interior of the yellow church
interior of the yellow church

So they decided to follow the instructions, but use wood instead.  The result is a gorgeously warm feeling church.  The outside is lined with zinc panels and painted bright yellow, with purple steeples.  The place feels incongruous from the insides to the outsides, but isn’t that how we all feel sometimes?  Like our insides and our outsides don’t match?

downtown Castro
downtown Castro

The day was again beautiful, with blue skies and a nice heavy, warm sun.  We headed to Dalcahue for the markets there.

This lady was awesome.
This lady was awesome.

We headed into the cafeteria area for some lunch and ate the best empanadas I have ever eaten in my entire life.  They offered beef, cheese, or abalone.  We had to order small empanadas in sixes, so Mary Joy and I split an order, 3 abalone for her, 2 beef and 1 cheese for me.  We watched the four women crammed into a five foot by five foot area churn through order after order, making these empanadas by hand.  It was an impressive machine to watch.

market in Dalcahue
market in Dalcahue

Afterwards, we walked the markets and I helped in my limited translator capacity as Mary Joy bought a beautifully made alpaca sweater.  The sweater was so soft, it was like a wearable security blanket.  The town isn’t large, so we managed to pick up more fellow travelers as we walked the few blocks to the church, decidedly less flamboyant than the one in Castro.

Nicole rallies us for the penguins
Nicole rallies us for the penguins

The afternoon was reserved for penguins.  Dead serious.  No one thinks of penguins being in Chile, but Mary Joy and I had seen penguins in the Galapagos, and this was just the Southern end of their migration.  There were fewer penguins hanging out than normal, as the migration North had already begun for the season.  Most of the Humboldt penguins had already taken off for the Galapagos, but the Magellanic penguins were still hanging around.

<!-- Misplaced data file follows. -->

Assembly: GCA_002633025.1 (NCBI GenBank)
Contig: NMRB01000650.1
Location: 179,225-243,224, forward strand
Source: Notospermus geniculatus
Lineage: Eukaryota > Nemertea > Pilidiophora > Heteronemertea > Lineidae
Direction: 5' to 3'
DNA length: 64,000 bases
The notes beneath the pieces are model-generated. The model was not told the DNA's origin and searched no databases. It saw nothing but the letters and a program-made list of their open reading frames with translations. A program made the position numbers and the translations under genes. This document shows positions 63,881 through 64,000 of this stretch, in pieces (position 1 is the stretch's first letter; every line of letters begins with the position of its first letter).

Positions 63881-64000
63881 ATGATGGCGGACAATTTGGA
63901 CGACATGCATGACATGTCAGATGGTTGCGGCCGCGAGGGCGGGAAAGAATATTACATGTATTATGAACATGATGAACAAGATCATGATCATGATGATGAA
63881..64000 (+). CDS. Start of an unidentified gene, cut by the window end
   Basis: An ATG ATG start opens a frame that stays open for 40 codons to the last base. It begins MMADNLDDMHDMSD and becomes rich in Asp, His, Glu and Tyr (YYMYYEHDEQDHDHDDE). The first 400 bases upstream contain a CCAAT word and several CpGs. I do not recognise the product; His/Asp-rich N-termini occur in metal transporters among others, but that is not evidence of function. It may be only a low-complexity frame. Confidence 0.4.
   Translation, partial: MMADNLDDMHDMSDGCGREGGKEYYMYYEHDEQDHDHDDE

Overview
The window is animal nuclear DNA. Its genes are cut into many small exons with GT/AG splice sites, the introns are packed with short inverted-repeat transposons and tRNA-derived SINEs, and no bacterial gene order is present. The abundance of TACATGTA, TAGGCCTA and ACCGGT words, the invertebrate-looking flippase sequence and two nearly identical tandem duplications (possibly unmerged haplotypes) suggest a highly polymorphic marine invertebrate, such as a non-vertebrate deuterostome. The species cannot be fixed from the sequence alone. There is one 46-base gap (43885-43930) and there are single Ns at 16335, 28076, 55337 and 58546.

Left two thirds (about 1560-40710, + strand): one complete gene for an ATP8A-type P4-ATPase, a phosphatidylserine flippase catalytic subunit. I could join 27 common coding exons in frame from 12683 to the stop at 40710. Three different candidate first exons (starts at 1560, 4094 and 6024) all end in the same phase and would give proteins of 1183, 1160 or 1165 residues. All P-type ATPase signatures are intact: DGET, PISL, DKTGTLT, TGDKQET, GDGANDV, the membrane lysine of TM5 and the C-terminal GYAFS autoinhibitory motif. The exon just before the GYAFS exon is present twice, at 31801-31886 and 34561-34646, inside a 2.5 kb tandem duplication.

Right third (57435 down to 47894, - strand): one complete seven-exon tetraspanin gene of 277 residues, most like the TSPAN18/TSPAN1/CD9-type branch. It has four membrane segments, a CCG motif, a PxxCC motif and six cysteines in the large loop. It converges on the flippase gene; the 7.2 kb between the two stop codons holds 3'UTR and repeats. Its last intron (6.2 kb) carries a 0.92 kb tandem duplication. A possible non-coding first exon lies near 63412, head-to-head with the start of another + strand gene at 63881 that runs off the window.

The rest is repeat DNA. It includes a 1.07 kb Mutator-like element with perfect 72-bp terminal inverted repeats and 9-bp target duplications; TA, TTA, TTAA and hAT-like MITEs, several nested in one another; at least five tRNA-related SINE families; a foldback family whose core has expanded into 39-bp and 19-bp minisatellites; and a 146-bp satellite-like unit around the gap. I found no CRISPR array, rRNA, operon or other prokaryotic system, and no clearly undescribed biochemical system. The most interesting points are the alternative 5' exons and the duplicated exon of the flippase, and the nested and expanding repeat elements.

The mechanism of delivering us to the boat.
The mechanism of delivering us to the boat.

We took a boat out, cruising around watching them dive into the water and then dry off as they climbed out.  There were some great birds too, the red-footed cormorant, and the flightless steamer duck.  img_3380 img_3381 img_3382 img_3383

We had dinner at a restaurant right on the beach, overlooking the penguins, who undoubtedly also dined.  We drank some Liquor de oro, which another Team had procured from the marketplace that morning.  And then they served abalone empanada.

I spoke up this time, and they made me a cheese one.  And then they served hake.  But I got a pork chop, which was very kind of them, and of Nicole, for asking them on my behalf, to do something different.

Truth be told, by this time, I really could have used a day off from eating in general.

spiral staircase
spiral staircase

 

When we got back to the hotel, Mary Joy and I ordered a glass of carmenere wine and headed up this cool spiral staircase to watch the sunset from a massive picture window.  We talked more about everything–our group, El Trauco, the mussels, our family, her work, my writing–everything.

Another stunning sunset--and another gorgeous picture by Paul Stark
Another stunning sunset–and another gorgeous picture by Paul Stark

What a comfort to have this kind of support, and while I felt lucky the day before for where I was and what I was doing, how lucky was I to have the family I had?

Magic!
Thanks!

Not just Mary Joy, but everyone who bolsters me along everyday that I am unable to bolster myself?

Cheers to that, and cheers to those of you who are the unknowing supports of the friends and family around you.  The work you do is magic.

 

Joy(us)Adventure: Day 14

img_3363Today was the first truly gray day, and after two weeks of nothing but beautiful, sunny skies, I ain’t even mad.

Heading into Pargua's community center
Heading into Pargua’s community center

We packed up our stuff and left Puerto Varas, and headed South towards Chiloé Island.  Before we got there, however, we stopped at a small community called Pargua.